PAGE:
Chalkboard stats: How Pats can hurt Jets

January, 11, 2011
1/11/11
9:32
AM ET


This week’s edition of Chalkboard Stats examines a key play from the New England Patriots 45-3 victory over the New York Jets in Week 13.

The statistical tendencies displayed by each team suggest components of this play, a 35-yard reception by running back Danny Woodhead, could be important factors when these AFC East rivals collide again on Sunday.

Using the diagram above, let’s take a closer look at the play and the accompanying statistical analysis.


A) Wes Welker begins the chain of events




Welker (#83) motioned from the slot to the backfield, which created an offset I-formation with receivers Deion Branch (#84) and Brandon Tate (#19) split out wide. Jets cornerback Darrelle Revis (#24) mimicked Welker’s movement, which resulted in a loaded box when Revis comes to rest.

The Patriots lined up in a one-back, three-receiver, one-tight end set, but Welker’s motion into the backfield resulted in a formation in which they were more likely to run than they were before.

Welker’s motion into the backfield gave him a better angle to engage David Harris (#52) briefly before he continued his route to the sideline. He cleared space on the right side of the field when Revis was brought into the box and eventually out to the left.

B) Play action brings Harris to the line

This play is one example of why Tom Brady was named the best play-action passer in the NFL, one of his two NFL Next-Level awards. Brady’s play-action fake drew Harris close to the line and set him up for blocks from both Welker and Logan Mankins (#70), which separated Harris from eventual playmaker Danny Woodhead (#39).

Woodhead hit the hole between left tackle Matt Light (#72) and Mankins right behind the “fullback” Welker. Woodhead cut to the right after he hit the hole and found space vacated by the aggressive Jets pass rush while Harris was still contending with Mankins.

The Jets defended play-action passes well in the regular season. Only the Packers defense allowed a lower completion percentage (44.9) than New York’s 47.2 percent, and opponents averaged only 5.9 yards per attempt (third-best in the NFL) against the Jets.

C) Patriots’ O-line accounts for Jets’ pass rushers

New England’s offensive line picked up the blitz without a hitch. Tight end Rob Gronkowski (#87) and right tackle Sebastian Vollmer (#76) forced Bryan Thomas (#58) and Brodney Pool (#22) to the outside away from Brady. On the left, Light kept Calvin Pace (#97) at bay, and Mankins fended off Mike DeVito’s (#70) token pressure before DeVito dropped into coverage.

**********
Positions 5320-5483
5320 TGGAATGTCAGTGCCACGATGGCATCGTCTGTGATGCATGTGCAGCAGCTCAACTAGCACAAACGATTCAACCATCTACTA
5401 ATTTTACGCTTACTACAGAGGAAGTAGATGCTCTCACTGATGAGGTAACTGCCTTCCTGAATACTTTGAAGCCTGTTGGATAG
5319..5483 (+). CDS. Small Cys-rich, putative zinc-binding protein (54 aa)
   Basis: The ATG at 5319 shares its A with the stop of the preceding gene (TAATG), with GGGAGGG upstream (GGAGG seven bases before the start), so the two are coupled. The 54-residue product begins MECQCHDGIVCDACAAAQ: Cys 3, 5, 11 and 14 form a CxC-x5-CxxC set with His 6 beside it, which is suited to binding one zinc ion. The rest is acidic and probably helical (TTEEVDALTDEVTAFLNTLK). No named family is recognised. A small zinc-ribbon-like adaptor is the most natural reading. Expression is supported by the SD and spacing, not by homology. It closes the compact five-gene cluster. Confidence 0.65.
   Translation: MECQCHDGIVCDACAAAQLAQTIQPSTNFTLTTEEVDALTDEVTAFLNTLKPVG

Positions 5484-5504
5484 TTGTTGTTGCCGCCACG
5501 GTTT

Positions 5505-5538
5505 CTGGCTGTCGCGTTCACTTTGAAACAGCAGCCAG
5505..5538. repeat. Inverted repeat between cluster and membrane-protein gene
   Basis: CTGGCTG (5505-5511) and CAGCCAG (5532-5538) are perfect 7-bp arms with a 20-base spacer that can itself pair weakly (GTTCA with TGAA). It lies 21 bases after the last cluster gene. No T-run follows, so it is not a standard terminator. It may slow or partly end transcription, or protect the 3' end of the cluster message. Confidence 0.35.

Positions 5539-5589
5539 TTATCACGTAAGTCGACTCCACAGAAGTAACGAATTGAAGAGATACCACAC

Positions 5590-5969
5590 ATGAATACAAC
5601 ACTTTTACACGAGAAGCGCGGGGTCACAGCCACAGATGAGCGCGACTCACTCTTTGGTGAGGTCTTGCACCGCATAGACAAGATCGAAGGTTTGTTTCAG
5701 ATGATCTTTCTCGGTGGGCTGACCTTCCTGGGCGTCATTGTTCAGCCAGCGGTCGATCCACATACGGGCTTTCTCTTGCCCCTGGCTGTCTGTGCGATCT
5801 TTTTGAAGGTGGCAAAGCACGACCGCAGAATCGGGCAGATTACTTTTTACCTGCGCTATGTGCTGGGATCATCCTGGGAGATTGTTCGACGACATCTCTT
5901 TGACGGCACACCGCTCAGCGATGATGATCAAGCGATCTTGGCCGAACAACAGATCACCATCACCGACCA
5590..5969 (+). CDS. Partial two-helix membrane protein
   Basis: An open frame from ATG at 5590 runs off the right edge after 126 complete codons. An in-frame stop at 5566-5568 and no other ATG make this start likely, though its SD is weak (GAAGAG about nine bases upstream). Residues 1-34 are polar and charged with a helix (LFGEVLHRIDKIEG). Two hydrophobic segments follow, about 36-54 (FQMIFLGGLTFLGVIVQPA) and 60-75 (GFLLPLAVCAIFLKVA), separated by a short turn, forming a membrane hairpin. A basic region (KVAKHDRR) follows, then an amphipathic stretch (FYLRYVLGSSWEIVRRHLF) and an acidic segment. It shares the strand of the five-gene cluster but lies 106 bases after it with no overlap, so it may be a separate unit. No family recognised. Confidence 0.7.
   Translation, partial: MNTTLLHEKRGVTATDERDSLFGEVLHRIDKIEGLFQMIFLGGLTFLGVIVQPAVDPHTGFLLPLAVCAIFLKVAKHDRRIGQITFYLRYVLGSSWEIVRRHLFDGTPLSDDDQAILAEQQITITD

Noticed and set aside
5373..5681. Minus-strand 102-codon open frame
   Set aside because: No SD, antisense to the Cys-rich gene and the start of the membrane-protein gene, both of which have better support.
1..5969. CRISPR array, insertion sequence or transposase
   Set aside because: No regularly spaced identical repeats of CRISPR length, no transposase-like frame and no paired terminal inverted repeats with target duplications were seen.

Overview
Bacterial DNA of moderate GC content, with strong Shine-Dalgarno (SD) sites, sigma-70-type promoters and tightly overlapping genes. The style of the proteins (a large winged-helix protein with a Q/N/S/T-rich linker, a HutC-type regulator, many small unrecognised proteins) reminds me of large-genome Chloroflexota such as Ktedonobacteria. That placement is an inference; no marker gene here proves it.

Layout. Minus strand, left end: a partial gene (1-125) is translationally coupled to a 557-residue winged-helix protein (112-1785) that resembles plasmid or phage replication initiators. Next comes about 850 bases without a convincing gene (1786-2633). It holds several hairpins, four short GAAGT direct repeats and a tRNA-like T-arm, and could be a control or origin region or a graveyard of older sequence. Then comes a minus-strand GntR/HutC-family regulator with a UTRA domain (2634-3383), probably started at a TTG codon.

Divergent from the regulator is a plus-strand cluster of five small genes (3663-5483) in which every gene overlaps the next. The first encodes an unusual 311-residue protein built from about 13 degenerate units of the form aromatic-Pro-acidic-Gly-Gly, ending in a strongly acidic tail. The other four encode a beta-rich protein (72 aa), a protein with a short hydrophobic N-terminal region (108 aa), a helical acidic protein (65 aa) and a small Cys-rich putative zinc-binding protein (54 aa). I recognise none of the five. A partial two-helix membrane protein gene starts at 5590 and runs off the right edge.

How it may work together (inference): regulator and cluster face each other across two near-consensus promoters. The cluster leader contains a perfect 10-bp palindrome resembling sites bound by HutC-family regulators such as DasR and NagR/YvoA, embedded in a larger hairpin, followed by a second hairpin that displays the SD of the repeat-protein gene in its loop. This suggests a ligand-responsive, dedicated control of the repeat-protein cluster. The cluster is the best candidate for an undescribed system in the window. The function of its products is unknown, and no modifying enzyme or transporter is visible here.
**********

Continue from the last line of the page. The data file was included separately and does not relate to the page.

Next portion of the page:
After DeVito completed the zone blitz when he dropped into coverage, Mankins eliminated Harris from the play. When Jets lineman Shaun Ellis (#92) engaged center Dan Koppen (#67), right guard Dan Connolly forced linebacker Bart Scott (#57) off to the right with Thomas and Pool, which established a sound pocket for Brady to pass. Brady held the ball for approximately 3.1 seconds from snap to release, which is enough time for the offense to sell the fake, Woodhead to get out in the right flat, and Brady to deliver the throw.

D) The mismatch: Woodhead vs DeVito

Danny Woodhead
Woodhead
When each Jets pass rusher was picked up and Mankins sealed Harris off from the play, that left two players unaccounted for: DeVito, a 6-foot, 3-inch, 305-pound defensive lineman and Woodhead. DeVito’s 40-yard dash time prior to the 2007 NFL Draft was 4.85 seconds, which is respectable for a defensive lineman but no match for Woodhead’s 4.43 seconds.

Thirty-five yards later, Jets safety Eric Smith (#33) and cornerback Drew Coleman (#30) finally caught up with Woodhead. The Jets pass defense allowed more touchdowns against secondary pressure than any team in football this season, and their 7.9 yards per attempt allowed, when they blitzed at least one defensive back, ranked 28th in the NFL.

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